Breaking New

PASSION OF A LIFETIME

When I heard that Ian Tyson was coming to the city, I thought it would be fun to buy an extra ticket so my daughter could attend the concert with me. Her first word after I issued the invitation was "Who?" I explained that when I grew up we would look forward to the "Ian and Sylvia" show. That didn't shed much light on the situation but Kristal stated that I should go ahead and buy the tickets and she would turn to Google in preparation for the event.
Sometimes I kind of forgot my own age and the fact that not everyone has had the same experiences - especially my children. Ian Tyson debuted in a rock and roll band way back in 1956. He is now 84 years old and still singing!
Attending the concert and thinking about Ian's life has helped me to recognize several things:
1. We need to take advantage of opportunities - Many people have dreams that are never fulfilled as well as times when life isn't going the way that they planned. If you really want to do something you will make time for it and learn from others who are skilled in that specific area. Ian learned to play guitar when he was recovering from a fall!
2. If you want to get good at something, you need to practice. Ian told the audience that he plays his guitar every day! Throughout his career he has recorded almost twenty albums and dozens of singles. He performed for Queen Elizabeth II, was inducted into the Canadian Country Music Hall of Fame, and received the Order of Canada, Alberta Order of Excellence as well as a Governor General's Performing Arts award.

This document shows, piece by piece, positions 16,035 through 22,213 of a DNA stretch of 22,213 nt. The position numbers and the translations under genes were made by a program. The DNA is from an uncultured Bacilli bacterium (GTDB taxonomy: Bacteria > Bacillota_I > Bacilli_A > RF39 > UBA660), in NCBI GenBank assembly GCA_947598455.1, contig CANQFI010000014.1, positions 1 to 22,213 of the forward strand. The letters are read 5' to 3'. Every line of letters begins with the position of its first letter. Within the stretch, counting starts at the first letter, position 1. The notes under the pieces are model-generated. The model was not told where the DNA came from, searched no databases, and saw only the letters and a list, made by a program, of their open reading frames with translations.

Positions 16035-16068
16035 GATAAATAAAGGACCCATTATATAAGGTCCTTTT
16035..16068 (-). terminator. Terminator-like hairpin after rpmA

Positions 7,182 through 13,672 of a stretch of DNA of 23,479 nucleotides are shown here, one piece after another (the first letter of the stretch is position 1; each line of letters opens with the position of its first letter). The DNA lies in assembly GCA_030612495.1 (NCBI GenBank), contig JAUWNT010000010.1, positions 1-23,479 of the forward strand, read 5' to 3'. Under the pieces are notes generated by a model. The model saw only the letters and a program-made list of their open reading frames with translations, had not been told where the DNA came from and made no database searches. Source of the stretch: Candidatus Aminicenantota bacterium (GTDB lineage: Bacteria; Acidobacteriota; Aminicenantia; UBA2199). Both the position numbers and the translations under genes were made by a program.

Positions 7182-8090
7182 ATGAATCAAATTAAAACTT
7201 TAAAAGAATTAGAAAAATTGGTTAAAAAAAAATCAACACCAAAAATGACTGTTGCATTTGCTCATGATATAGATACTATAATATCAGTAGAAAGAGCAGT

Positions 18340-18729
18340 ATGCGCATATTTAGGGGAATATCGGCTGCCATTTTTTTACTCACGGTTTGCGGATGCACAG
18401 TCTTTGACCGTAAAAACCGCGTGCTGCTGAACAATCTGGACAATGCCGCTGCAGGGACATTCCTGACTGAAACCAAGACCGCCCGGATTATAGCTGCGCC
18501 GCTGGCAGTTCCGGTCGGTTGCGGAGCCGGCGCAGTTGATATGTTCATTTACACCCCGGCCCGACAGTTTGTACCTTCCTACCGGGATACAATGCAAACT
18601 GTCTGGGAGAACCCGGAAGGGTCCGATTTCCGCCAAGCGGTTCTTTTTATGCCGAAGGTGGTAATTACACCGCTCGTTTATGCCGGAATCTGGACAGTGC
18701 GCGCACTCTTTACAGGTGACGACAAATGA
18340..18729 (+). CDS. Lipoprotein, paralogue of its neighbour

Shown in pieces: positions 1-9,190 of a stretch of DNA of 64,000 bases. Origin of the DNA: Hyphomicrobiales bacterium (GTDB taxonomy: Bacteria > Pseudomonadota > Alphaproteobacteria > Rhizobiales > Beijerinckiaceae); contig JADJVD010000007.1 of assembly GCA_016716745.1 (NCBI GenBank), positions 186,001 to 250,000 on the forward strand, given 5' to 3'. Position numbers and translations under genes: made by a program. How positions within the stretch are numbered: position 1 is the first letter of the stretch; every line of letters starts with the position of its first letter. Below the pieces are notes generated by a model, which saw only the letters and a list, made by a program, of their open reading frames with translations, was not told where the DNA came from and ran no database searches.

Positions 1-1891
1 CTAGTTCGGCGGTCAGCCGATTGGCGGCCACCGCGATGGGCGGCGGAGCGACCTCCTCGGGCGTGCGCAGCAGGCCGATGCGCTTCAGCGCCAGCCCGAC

3. Don't put all your eggs in one basket. Throughout his life, Ian had several careers including rodeo rider, commercial artist, television personality, writer and rancher. He told me after the concert that he still runs his neighbour's cattle for them!
4. Honesty draws people closer. After his first song Ian confessed that he remembers how to play and sing the songs but can't remember the key to play them in so has to ask his bass guitarist. Once during the show he started a song and then stopped saying "That isn't it". When a request was shouted out from the crowd he told about how his mare had recently knocked him down and as a result he was having cramping in his left hand so probably couldn't perform the request well enough.
5. It's okay to ask for help when you need it. Besides asking his bass player for the right key, Ian often would wait for the younger musician to choose and attach the right capo or clamp to his guitar before beginning the next song. I admired the patience and kindness shown in this way while we quietly waited. We all need help at times as well as ways to give.
6. Keep things simple. You don't have to be sophisticated to connect with people. The stage had three simple stools, one for each guitarist. Tyson's well-known tune "Four Strong Winds" was written in twenty minutes. Many of his songs are about animals, the weather and relationships - the things that all of us can relate to.
7. People like to hear stories. Ian talked about the reasons why he had written each song and told about the characters that were described in the lyrics. Giving us insight into the origins of the music provided context and better understanding. People around us need the same things.
8. Troubles can be overcome. Tyson has faced physical challenges that have changed his sound and threatened his career but he just kept on going. The most recent was when he had open heart surgery in 2015. He states that now his heart is good but his voice gives out.
9. Loyalty is a virtue. After the concert fans waiting in line for almost an hour to greet Ian. He sat at a table and signed every single one of the CDs that had been purchased. My daughter remarked that this was way above and beyond what she would have expected. After a long concert he was likely very tired but still fulfilled the wishes of his fans.
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10. Age is just a number. How many people do you know who can fill an auditorium at over $50.00 a seat at the age of 84 years? Or run cattle for the neighbours? Or commit to a schedule of shows for 2018?

I believe that one of the keys to Ian's longevity and popularity is that he found something that he was passionate about and just kept doing it over and over again.
What about you? What will you be doing at the age of 84?

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